Natural Movement

Erwan Le Corre, a leading expert in historic fitness and founder of MovNat, pioneers a ‘natural movement’ fitness approach. He says “There is nothing wrong with training in a specific discipline or working on an isolated part of your body in the gym, however adding natural movement into your weekly regime will bring with it a host of benefits.

In a nutshell, these benefits are totally in line with what our ancestors had: real-world physical competency and preparedness. Natural movement is based on the full-range of human, evolutionarily natural movement skills that work your entire body as one cohesive unit.

Indoor gyms are flat, linear and predictable; all the natural variables have been removed, making it completely unnatural. Plus, where is the fresh, clean air, the dirt, the natural light and the horizon? Many people are currently training in a box ignoring a whole world outside.”

The Benefits

The mental benefits from working out in the great outdoors come from having to properly engage with your environment; analysing terrain, assessing where to step or hold on to immediately makes you more mindful and can help you switch off without shutting down. Trail runners report that being in the outdoors improves their mental wellbeing, helping them shed negative emotions and work through problems in a non-judgemental environment.

The challenges of mixing up your gym routine and getting outdoors has massive physical benefits too.  Looking at fitness from Le Corre’s historical point of view, our ancestors could achieve incredible acts of physical strength. Having to survive in the relentless outdoor landscapes meant their overall fitness levels were incredible, including immense running, lifting and core strength abilities, all based around a ‘natural gym’ environment of uneven ground, trees, rock faces and rivers. Modern humans are nowhere near to matching up against the fitness levels of cavemen. A survey from has shown that less than 10% of the nation can complete the following activities, all of which humans would have been able to achieve in a prehistoric age:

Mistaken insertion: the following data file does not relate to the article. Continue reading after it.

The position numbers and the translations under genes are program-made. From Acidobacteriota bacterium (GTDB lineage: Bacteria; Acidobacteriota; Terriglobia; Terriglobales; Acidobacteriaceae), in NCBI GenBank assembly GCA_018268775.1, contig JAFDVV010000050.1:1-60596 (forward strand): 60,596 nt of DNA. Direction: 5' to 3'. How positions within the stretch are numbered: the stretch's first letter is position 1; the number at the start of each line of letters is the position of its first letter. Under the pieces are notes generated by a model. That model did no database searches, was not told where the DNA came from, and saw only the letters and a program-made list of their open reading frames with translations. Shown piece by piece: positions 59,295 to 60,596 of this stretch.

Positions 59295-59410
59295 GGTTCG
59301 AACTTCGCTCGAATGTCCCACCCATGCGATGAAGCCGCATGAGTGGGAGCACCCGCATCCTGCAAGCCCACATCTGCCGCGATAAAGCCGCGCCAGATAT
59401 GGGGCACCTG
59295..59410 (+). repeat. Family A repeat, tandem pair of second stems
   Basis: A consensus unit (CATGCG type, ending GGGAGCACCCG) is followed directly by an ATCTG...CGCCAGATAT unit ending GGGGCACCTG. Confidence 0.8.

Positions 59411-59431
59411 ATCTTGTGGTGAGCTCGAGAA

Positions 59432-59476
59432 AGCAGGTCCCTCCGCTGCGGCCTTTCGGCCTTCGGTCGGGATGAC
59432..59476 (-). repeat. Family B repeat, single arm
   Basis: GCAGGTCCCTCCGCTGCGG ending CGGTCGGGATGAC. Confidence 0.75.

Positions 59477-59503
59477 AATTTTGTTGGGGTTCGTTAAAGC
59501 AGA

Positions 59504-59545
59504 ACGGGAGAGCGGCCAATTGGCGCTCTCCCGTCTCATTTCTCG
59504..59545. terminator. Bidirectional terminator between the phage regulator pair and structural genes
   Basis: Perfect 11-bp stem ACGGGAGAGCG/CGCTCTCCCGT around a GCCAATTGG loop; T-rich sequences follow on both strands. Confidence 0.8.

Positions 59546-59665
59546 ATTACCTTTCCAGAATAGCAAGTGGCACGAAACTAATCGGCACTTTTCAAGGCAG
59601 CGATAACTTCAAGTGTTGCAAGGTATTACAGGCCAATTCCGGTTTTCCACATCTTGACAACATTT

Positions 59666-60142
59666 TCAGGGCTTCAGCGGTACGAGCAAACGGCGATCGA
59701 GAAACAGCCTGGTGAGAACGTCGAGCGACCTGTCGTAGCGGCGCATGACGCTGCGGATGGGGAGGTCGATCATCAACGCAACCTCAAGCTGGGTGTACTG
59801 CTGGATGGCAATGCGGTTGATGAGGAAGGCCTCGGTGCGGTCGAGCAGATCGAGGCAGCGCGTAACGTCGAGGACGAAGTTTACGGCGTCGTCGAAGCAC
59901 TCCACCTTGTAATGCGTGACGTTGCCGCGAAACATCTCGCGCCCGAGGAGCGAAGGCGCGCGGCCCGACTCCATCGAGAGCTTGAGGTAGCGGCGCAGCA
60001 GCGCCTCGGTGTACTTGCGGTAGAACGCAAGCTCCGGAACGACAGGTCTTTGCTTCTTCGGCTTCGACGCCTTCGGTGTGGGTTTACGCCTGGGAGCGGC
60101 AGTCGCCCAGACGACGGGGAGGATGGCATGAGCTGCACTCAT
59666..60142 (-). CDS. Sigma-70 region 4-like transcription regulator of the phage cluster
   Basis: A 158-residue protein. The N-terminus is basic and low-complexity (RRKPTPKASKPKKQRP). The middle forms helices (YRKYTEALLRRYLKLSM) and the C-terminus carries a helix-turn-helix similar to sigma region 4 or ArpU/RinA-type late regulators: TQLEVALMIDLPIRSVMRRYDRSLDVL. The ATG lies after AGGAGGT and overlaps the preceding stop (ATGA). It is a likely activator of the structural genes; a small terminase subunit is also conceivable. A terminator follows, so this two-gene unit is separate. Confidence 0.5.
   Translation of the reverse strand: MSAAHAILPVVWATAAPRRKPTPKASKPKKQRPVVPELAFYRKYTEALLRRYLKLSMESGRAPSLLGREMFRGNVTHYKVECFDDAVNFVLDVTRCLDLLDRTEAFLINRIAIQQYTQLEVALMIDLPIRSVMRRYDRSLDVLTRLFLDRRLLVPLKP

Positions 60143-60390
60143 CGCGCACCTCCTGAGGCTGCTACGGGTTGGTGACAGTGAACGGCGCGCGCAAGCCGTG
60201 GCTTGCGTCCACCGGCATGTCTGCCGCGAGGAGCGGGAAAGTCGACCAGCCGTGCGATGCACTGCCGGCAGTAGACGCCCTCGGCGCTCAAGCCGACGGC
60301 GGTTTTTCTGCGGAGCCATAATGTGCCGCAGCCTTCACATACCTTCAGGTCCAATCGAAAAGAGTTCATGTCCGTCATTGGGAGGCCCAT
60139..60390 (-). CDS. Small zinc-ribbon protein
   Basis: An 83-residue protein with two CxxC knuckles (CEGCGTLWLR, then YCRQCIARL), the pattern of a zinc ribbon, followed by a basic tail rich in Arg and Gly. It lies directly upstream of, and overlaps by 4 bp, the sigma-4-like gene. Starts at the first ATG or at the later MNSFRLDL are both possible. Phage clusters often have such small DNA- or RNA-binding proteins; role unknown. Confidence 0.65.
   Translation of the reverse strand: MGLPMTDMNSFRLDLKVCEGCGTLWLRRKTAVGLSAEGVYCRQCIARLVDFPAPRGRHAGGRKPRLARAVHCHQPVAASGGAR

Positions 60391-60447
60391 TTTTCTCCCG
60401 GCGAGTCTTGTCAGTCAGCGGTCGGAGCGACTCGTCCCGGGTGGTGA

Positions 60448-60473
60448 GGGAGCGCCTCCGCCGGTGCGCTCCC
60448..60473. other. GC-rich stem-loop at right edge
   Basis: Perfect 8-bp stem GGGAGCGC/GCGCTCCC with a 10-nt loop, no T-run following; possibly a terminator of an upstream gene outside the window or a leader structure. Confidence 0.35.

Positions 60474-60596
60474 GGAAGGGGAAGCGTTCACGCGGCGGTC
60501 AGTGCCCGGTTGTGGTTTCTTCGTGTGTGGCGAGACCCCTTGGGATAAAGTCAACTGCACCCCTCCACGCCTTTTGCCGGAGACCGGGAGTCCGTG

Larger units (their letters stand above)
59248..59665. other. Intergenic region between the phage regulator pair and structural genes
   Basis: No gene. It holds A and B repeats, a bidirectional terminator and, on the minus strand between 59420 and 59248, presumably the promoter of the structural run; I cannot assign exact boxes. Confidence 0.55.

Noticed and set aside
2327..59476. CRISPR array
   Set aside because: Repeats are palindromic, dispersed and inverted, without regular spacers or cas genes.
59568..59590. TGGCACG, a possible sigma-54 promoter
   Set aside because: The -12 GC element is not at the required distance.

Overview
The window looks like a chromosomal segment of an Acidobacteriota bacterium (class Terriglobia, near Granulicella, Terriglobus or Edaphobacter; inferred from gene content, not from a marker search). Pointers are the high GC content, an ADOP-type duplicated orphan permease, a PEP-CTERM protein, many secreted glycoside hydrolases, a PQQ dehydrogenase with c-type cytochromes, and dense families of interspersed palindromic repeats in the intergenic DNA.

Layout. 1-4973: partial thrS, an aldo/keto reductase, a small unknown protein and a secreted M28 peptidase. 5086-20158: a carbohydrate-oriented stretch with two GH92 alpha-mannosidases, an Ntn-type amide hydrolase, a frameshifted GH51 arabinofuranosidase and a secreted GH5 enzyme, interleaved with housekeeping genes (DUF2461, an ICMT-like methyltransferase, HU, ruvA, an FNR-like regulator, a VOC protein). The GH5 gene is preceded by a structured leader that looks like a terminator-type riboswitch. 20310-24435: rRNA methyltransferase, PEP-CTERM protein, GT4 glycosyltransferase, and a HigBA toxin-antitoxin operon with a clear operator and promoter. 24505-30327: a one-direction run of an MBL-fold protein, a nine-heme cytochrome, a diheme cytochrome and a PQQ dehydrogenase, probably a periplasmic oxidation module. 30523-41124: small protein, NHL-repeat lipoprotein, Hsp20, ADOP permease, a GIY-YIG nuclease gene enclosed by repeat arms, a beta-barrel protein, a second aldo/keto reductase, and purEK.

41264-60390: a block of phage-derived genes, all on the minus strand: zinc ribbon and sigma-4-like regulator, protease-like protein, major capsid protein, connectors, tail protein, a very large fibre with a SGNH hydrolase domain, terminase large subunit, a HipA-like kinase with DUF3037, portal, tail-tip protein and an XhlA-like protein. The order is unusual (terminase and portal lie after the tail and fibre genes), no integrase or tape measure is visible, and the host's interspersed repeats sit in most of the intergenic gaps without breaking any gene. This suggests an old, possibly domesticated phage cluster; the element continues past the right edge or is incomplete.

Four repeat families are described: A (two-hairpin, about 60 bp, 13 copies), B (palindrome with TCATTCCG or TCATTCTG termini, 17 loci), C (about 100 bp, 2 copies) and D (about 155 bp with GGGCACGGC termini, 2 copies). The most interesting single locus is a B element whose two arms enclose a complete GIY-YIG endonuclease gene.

• Jump the same distance as your height from a standing position (only 7% said they could)
  • Squatting for 30 minutes or more (1% of Brits could do this)
  • Running 10 miles in under 80 minutes (5% of Brits could do this)
  • To be able to hold a deep squat for 30 minutes (1% of Brits could do this)
  • To lift an object half your body weight and carry it for a whole mile on uneven terrain (6% of Brits could do this) 

To significantly enhance your workout routine, combine your gym work with more natural movement. As Le Corre explains “A gym-only workout is compartmentalised. When it comes to your machine based work-outs, you are working your muscles in isolation. The human body isn’t meant to work in isolation, it should be working as a complete unit. Machines dictate and shrink movement patterns, and could hold your body back from achieving a natural level of fitness. Whether it’s going for a run across uneven terrain, rock climbing or lifting objects that are of different shapes, sizes and weights, natural movement will help you physically perform with the effectiveness and efficiency that our ancestors did. These movement patterns and skills are universal to mankind’s survival strategies, and will never be a fad or go out of fashion.”

Natural Movement Exercises

Don’t knock it until you’ve tried it. To help break up your gym routine, Le Corre has provided three exercise examples to try outside, helping you to rediscover your natural movement and help you shape up: 

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